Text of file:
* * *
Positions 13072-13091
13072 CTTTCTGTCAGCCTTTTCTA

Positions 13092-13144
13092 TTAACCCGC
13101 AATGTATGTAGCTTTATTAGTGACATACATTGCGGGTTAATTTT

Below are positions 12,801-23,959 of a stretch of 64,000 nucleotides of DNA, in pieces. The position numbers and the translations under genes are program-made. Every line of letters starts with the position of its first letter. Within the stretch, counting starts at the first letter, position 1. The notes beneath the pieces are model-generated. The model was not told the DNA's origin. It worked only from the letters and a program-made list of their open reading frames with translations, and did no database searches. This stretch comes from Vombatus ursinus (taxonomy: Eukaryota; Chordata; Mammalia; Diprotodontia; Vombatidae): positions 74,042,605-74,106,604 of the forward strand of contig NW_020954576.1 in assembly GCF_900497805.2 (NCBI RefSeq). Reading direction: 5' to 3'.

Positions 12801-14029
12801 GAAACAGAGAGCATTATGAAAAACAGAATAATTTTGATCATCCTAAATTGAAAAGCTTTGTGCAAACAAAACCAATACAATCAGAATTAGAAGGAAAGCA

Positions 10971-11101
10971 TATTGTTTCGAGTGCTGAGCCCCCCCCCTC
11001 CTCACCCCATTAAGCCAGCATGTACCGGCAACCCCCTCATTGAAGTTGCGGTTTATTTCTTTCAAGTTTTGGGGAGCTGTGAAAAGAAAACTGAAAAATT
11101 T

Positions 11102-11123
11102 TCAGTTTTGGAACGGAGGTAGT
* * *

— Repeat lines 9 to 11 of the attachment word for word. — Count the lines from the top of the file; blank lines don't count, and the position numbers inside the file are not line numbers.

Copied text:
Positions 10971-11101
10971 TATTGTTTCGAGTGCTGAGCCCCCCCCCTC
11001 CTCACCCCATTAAGCCAGCATGTACCGGCAACCCCCTCATTGAAGTTGCGGTTTATTTCTTTCAAGTTTTGGGGAGCTGTGAAAAGAAAACTGAAAAATT